Algeria on Saturday issued a statement that condemned remarks by French President Emmanuel Macron on the colonial past.
The statement by the Algerian Presidency broadcast on state television said, “Macron’s statements constitute an unacceptable attack on the memory of 5.63 million martyrs who made the supreme sacrifice, through courageous resistance against French colonization between 1830-1962".
According to Anadolu Agency (AA) it said the numerous colonial crimes committed by France were a genocide against the Algerian people and noted statements attributed to Macron were not officially denied.
“The countless crimes of colonial France and the genocide against the Algerian people – which is not recognized by France – cannot be the object of offensive maneuvers,” the statement continued.
The Presidency noted that “Algeria categorically rejects any interference in its internal affairs as contained in its statements and President Abdelmedjid Tebboune has decided to immediately recall, for consultation, the Algerian ambassador to France, Mohamed Antar Daoud.”
Macron made a remark about Algeria on Thursday and blamed the country for hatred against France. He also disputed the existence of the Algerian nation before the arrival of French colonization in 1830, asking the question, “Was there an Algerian nation before French colonization?”
Macron claimed that “there was a colonization before the French colonization” of Algeria, alluding to the Ottoman presence in the country between 1514 and 1830.
“I am fascinated to see the capacity that Turkey has to make Algeria completely forget the role that it played in the country and the domination that it exerted,” he quipped.
Throughout their 300-years of influence in Algeria, Ottoman Turks greatly shaped the Algerian society and culture. Following decades of French support for Armenian claims and recognition of 1915 events as "genocide," Turkey became more vocal about the French humanitarian record in history, accusing Paris of genocidal acts throughout its colonial rule.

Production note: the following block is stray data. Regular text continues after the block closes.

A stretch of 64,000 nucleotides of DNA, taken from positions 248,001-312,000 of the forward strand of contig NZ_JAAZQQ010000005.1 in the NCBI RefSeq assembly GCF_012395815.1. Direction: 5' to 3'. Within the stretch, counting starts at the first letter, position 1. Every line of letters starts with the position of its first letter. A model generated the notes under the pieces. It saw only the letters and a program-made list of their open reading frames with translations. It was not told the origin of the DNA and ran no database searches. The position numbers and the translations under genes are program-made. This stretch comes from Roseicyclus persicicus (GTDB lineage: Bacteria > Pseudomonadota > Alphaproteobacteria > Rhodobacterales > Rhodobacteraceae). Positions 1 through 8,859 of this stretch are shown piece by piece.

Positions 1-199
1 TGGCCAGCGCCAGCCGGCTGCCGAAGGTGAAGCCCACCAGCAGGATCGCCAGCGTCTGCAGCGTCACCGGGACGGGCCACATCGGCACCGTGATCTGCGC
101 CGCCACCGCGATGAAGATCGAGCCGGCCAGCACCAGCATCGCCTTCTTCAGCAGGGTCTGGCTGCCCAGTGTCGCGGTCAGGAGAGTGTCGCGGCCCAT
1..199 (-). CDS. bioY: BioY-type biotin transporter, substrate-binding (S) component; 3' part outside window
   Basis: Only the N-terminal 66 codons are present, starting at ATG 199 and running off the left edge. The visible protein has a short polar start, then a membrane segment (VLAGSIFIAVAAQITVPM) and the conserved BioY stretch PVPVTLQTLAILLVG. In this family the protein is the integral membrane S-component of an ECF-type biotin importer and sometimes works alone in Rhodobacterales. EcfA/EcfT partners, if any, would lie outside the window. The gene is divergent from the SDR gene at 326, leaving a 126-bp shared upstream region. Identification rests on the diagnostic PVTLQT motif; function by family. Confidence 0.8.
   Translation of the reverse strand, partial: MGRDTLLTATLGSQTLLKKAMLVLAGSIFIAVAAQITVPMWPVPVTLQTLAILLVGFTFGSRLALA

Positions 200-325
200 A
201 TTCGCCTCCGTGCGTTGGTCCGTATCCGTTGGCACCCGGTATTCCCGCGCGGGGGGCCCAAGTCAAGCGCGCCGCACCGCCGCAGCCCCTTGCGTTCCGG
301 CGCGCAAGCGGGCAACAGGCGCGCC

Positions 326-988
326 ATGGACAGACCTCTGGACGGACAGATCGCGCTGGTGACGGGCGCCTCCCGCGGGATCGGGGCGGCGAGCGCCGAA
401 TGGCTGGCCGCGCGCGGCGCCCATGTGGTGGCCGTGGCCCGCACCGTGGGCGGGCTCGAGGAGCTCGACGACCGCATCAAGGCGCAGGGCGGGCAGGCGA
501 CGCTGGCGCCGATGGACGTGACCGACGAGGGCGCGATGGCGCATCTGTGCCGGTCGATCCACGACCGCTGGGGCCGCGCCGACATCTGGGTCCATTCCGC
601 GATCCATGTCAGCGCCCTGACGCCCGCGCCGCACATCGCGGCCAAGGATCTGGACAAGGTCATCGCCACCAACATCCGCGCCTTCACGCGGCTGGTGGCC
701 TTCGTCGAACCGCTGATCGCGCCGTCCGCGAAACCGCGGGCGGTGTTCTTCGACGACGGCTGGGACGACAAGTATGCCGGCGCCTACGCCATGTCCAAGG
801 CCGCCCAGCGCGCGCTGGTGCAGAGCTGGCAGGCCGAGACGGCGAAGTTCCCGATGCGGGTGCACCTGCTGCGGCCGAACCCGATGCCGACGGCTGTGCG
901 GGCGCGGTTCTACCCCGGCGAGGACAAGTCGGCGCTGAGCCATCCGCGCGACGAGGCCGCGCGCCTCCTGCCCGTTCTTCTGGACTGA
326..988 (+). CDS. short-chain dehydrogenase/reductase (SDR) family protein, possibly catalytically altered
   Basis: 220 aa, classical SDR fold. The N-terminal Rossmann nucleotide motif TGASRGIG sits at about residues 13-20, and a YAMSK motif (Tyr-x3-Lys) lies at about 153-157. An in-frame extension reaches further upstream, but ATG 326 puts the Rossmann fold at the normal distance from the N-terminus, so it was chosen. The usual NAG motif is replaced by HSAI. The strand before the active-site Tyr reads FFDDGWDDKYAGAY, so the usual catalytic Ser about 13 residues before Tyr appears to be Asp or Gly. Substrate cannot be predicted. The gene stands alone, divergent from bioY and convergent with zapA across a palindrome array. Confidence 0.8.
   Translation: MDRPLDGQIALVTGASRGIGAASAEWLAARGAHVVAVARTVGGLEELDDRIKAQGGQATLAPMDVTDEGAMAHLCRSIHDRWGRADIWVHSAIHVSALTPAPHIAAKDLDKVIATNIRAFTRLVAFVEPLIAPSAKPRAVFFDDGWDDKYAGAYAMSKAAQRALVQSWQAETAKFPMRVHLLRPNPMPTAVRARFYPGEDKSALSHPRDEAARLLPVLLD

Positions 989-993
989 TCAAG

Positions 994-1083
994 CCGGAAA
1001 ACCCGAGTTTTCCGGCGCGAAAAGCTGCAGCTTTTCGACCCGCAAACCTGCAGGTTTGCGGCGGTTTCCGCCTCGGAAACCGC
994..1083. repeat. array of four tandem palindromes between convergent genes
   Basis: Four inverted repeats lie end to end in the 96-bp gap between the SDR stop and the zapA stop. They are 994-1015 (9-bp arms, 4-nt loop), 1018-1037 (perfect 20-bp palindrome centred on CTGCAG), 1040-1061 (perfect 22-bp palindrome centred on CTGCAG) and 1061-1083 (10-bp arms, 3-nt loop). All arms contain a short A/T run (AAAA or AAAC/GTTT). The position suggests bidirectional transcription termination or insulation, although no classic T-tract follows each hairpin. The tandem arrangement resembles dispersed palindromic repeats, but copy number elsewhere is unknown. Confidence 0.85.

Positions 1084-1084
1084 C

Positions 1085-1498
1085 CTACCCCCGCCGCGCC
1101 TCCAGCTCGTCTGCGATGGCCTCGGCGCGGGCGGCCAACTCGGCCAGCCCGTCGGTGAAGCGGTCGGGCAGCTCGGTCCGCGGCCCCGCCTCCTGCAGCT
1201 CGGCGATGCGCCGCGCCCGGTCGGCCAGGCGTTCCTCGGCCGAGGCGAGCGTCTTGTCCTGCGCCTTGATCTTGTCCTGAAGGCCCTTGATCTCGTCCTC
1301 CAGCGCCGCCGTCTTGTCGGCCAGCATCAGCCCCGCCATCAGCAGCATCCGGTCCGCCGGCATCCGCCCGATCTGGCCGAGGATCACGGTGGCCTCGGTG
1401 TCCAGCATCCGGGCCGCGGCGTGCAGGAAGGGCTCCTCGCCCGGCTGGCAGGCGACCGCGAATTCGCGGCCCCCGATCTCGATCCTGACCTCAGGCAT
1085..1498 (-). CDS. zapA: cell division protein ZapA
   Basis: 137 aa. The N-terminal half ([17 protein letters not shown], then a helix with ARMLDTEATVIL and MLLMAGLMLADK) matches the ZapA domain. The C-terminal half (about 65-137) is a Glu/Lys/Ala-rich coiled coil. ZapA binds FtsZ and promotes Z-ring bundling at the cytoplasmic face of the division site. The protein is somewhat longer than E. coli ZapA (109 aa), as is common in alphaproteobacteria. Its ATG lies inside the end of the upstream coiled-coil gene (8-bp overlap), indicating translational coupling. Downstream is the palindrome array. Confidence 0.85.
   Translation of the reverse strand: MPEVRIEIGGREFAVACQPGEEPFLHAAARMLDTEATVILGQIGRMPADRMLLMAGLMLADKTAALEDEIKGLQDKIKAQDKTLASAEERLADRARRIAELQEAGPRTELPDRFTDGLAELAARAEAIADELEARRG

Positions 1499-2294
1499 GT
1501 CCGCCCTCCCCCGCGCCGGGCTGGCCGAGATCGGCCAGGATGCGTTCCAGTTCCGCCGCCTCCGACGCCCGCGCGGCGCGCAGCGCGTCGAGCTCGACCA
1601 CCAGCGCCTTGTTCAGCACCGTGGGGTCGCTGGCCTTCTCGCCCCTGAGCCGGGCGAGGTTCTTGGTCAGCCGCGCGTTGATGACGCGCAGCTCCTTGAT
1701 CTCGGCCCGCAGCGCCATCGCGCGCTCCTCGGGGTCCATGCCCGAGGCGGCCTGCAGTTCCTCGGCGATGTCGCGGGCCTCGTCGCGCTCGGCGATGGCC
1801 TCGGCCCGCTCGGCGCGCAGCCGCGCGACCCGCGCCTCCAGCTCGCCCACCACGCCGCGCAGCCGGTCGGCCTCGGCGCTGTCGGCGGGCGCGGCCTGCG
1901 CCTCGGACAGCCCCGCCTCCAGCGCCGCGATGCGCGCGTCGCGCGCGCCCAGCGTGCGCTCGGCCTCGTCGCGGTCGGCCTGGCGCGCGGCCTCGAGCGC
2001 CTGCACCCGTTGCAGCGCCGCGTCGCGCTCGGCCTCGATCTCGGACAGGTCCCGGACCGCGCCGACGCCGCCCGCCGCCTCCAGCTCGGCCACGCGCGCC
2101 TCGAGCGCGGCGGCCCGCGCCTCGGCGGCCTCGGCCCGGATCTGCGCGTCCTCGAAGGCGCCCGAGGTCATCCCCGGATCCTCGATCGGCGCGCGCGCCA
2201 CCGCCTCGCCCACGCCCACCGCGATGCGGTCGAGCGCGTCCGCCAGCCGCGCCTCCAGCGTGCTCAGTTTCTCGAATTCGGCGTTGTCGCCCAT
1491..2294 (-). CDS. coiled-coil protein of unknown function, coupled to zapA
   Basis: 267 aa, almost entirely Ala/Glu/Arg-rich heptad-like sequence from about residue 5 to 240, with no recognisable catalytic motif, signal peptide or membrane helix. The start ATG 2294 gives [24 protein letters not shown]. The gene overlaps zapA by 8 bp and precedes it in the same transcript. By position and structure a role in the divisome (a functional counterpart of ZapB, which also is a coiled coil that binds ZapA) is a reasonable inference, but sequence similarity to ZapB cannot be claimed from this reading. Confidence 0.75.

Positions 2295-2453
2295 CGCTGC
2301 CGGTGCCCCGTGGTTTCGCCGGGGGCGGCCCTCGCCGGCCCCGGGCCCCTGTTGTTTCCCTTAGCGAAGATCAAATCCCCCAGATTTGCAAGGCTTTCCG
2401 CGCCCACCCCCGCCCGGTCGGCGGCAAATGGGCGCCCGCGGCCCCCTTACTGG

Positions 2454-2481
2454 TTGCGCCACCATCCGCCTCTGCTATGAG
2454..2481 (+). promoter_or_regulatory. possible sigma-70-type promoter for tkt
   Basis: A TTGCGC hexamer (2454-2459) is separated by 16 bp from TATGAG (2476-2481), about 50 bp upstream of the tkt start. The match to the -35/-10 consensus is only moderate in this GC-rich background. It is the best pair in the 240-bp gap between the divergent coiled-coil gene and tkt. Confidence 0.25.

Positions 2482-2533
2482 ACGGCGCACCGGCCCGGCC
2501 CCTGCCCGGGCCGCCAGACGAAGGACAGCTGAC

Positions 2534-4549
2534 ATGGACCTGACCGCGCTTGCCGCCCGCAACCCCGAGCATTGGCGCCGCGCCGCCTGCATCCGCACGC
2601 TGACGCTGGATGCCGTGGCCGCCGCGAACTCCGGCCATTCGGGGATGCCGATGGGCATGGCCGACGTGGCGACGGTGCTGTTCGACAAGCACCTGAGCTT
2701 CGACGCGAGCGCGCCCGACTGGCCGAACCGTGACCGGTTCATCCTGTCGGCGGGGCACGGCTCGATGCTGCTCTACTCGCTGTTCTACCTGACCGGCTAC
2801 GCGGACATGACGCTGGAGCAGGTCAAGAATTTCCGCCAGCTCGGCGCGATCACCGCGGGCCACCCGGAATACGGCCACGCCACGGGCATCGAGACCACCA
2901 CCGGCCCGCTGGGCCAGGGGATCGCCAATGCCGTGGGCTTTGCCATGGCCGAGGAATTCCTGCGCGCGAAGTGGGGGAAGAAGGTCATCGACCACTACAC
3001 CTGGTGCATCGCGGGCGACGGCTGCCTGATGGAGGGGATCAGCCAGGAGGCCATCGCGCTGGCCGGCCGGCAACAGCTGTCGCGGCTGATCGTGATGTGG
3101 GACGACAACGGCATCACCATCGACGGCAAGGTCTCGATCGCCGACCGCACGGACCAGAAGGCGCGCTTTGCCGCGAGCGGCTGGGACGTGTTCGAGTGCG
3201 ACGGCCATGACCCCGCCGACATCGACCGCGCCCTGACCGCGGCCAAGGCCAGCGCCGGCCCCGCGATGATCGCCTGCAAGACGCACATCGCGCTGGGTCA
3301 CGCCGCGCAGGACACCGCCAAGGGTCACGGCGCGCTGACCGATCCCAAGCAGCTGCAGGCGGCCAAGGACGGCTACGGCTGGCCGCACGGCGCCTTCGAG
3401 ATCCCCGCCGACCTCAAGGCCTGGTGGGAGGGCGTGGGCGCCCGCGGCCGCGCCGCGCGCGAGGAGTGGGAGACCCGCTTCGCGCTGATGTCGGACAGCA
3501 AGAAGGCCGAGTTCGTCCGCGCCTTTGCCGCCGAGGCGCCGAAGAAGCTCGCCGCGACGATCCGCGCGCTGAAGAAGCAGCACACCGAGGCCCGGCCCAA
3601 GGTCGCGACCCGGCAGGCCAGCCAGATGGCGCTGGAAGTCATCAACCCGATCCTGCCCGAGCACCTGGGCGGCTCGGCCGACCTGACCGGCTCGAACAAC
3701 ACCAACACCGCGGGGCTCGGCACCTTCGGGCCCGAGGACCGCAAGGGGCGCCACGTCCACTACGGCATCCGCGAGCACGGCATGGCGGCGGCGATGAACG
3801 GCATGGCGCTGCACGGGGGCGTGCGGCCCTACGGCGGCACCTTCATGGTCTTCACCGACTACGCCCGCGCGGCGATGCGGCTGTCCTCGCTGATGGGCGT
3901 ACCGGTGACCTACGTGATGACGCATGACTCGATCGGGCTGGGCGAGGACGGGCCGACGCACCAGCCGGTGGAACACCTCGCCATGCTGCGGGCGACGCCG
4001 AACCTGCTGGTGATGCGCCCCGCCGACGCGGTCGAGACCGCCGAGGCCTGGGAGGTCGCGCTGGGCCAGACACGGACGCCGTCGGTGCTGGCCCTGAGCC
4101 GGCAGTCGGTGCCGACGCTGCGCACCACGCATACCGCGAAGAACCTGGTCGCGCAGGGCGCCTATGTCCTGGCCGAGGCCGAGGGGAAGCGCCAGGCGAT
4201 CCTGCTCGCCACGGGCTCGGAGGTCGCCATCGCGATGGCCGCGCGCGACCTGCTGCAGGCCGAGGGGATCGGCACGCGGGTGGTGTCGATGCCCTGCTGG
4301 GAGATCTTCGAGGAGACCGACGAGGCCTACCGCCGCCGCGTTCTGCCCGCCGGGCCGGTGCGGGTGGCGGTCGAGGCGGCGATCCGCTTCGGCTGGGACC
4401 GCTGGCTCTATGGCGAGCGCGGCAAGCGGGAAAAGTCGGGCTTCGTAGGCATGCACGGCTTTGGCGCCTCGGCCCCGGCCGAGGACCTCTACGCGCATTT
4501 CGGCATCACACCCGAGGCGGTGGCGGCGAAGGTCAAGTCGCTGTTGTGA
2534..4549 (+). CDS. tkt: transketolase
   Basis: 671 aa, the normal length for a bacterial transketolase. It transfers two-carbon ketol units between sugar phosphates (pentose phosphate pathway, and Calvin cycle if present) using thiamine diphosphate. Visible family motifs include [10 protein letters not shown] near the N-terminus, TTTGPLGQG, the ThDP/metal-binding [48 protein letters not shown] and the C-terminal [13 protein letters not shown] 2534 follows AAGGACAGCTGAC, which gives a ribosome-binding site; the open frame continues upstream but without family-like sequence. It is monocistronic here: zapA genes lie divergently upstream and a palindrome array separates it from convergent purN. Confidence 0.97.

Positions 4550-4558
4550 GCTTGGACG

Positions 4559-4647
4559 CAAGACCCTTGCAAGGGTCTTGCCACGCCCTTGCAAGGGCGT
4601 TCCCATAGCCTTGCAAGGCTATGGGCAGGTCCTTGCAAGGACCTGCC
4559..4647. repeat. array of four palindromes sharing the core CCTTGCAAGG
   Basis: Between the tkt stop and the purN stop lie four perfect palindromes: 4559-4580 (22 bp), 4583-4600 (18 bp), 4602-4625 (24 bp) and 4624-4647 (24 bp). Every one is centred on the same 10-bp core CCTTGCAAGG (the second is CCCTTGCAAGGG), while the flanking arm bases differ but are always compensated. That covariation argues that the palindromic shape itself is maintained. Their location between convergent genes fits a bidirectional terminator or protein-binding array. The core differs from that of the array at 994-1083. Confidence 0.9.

Ankara and Paris are at odds over a number of issues, including Libya and Syria, French backing in initiatives targeting Turkey in the Mediterranean, active French support for Greece and the Greek Cypriot administration, and Macron's policies accused of being Islamophobic.
Echourouk, the Algerian newspaper described Macron’s statements as “provocative”. It underlined that they “put Algerian-French relations back to square one and reveal the extent of the fragility of bilateral relations enameled by several poisoned files”.
“It was notorious in the words of the French president that he was looking for a subcontractor of the Interior to stand up against the Algerian-Turkish rapprochement, which is growing to the detriment of the deteriorated French heritage and this sub-treating can only be the Algerians themselves, a hope which remains a chimera since Algeria knows how to distinguish clearly between friend and enemy and does not wait for advice from anyone,” it said.
The tensions between two countries have also been fueled by Paris' decision to reduce the number of entry visas granted to its Algerians.
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